Tiwai January 2009

tiwai2009

First impressions of arriving at Tiwai put any fears to rest that the recent vandalism either destroyed or tarnished the character of the property so as to make it impossible to DX. Caretaker and Life Member Paul Aronsen with several members of the Southland team have made a magnificent job or repairing the French doors, broken windows, and where necessary the aerials. The vandalism was not extensive in the house with the kitchen contents and accommodation largely untouched. The thieves were interested in the aerial fitting and the coaxial cable and did manage to steal the gas cooker and axe.

Arthur de Maine arrived from North Otago a day or so earlier and was able to help Paul Aronsen in the last minute arrangements. Frank Glen and Peter Grenfell shipped in at late coffee time after a full days drive from Oamaru on the Friday evening and quickly settled into the homely surroundings and everyone was with headphones on by 2000hrs. Arthur was charged with keeping the joint log and this is reported elsewhere, but prior to listening there has been an established custom for some years now that when Peter Grenfell is in residence at Tiwai the traditional Naval ceremony of raising the flag is conducted. He acts as officer of the watch, chief petty officer, Master at Arms, Chief Gunner, (when necessary) scribe, whistle blower and if necessary he will take the roll of the Captain. Frank Glen has simply to follow his specific instructions under the keen eye of what ever role Peter is playing at the time and the flag is raised with the appropriate aplomb. On this occasion a flag had been anonymously donated to Tiwai in the hope that it might flutter over the two other DX listening bases in New Zealand but improvident winds proved beyond the capacity of this particular NZ flag not to show evident signs of wear. Alternatives will have to be considered by a no doubt shortly to be appointed ‘Tiwai flag committee’.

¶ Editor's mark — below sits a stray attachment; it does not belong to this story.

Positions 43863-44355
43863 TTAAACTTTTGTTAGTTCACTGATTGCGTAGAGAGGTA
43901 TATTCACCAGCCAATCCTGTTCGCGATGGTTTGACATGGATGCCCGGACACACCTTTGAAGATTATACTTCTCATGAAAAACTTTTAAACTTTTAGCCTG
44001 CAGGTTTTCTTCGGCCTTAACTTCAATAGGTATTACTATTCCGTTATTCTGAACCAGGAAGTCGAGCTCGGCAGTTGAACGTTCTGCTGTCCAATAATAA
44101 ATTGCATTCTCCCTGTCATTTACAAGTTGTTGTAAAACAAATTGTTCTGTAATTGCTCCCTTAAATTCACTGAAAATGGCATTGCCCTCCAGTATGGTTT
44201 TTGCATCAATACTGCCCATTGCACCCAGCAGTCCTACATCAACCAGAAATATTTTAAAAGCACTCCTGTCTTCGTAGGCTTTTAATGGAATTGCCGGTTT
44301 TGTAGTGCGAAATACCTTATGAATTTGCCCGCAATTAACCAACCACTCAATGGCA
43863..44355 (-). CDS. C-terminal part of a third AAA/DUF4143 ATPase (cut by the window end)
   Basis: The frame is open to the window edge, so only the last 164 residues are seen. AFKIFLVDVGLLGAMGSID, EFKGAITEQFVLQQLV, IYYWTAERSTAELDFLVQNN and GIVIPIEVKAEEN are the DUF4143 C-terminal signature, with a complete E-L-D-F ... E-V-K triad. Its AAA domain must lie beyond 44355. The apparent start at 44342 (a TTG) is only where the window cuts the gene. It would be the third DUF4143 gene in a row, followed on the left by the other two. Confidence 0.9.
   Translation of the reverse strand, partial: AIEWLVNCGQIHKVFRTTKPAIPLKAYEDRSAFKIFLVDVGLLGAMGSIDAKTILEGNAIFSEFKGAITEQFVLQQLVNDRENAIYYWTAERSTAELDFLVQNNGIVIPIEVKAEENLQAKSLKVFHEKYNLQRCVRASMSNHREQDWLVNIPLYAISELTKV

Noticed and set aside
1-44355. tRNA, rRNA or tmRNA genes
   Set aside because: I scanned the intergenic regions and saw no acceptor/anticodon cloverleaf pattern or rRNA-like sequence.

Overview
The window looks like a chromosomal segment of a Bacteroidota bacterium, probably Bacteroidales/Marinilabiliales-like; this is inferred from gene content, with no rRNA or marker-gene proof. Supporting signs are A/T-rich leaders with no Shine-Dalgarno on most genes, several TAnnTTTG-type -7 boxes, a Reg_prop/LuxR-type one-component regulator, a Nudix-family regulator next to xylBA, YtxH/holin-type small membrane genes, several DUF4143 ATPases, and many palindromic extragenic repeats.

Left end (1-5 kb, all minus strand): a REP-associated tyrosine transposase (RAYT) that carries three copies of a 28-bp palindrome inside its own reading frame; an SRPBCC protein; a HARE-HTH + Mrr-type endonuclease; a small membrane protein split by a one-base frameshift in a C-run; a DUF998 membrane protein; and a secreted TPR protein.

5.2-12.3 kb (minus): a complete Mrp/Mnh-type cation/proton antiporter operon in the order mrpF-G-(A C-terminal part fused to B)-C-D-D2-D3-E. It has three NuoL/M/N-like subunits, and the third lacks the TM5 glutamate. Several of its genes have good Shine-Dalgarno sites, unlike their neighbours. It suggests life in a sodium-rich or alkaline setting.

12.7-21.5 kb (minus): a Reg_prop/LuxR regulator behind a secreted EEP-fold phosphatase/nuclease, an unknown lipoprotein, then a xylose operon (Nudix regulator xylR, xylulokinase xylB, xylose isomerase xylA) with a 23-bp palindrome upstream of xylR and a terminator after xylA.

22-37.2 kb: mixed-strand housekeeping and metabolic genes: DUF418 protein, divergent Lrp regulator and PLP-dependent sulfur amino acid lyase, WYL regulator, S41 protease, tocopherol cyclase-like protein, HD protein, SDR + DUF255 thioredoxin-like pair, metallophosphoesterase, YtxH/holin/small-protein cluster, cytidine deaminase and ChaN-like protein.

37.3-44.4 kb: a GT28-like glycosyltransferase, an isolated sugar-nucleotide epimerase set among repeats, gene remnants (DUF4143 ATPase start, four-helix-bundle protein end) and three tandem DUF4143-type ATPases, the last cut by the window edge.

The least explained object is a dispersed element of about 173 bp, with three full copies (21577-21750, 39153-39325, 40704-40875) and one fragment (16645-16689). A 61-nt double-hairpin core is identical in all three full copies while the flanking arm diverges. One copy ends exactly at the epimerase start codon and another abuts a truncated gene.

A feature undertaken during a visit to Tiwai is the statutory walk to the beach, and this presents a challenge to Peter who has the use of Canadian crutches. The mile track was dry and the beach ruggard, stormy and magnificent as ever with wonderful views of the Stewart, Ruapuki and Dog Islands. Later in the day Aronsen, Glen and Grenfell visited Omaui that had once been the site of a League Convention but which has since developed into an attractive beach resort.

They travelled to Bluff and at Lands End just managed to get into the pub before they closed the dinner table owing to the large numbers present. The trio returned in time to hear good loggings of the 49 metre band and talk to Ray Crawford from Kingaroy on 40 metres. Sunday saw Grenfell and Glen off to Church as the newly appointed lady minister had only been ordained in November and was now at Frank’s home Church. It will be recalled that Glen slept through the sermon some years ago when members attending an dxpedition decided to go to First Church before hitting the Irish Pub in Dee Street for the mid day lunch. Peter saw to it that he did not repeat the performance.

Paul & Mrs Aronsen with the lucky trio then went off to the Dee Street Irish pub for lunch followed by a trip down memory lane to Riverton Rocks. A reverential pause at the location of the hallowed icon ‘the 6X3’ followed by a personally narrated Tour by Paul Aronsen as he pointed out the cribs (weekenders) once owned by the Dxers of Southland. All of which goes to show that as canny Southlanders they knew a good thing long ago and have reaped well in the recent high sale prices.

Sunday Night DX did not find everyone with pencil or twiddling. Frank Glen said he was exhausted and he went to bed, and by 2300 all of the lights were out. The social activities had without doubt taken the toll.

Monday was pack up morning and we all undependably made our way back to our homes wondering if Tiwai will be there again for us next year. We will just have to play this by ear.

The general impression was that reception was not up to the usual high standard, for example on the Sunday when Ray Crawford was returning to Kingaroy from Brisbane his mobile signal into Tiwai was only passable. Loggings were made, and pirates were heard as were some low powered North American’s and these can be read elsewhere in the Digest. The experience of going to Tiwai, living at Tiwai and DXing at Tiwai is a unique one that is right in the midst of the untouched thousands of hectares among the wilds of nature unsurpassed anywhere else in the world.

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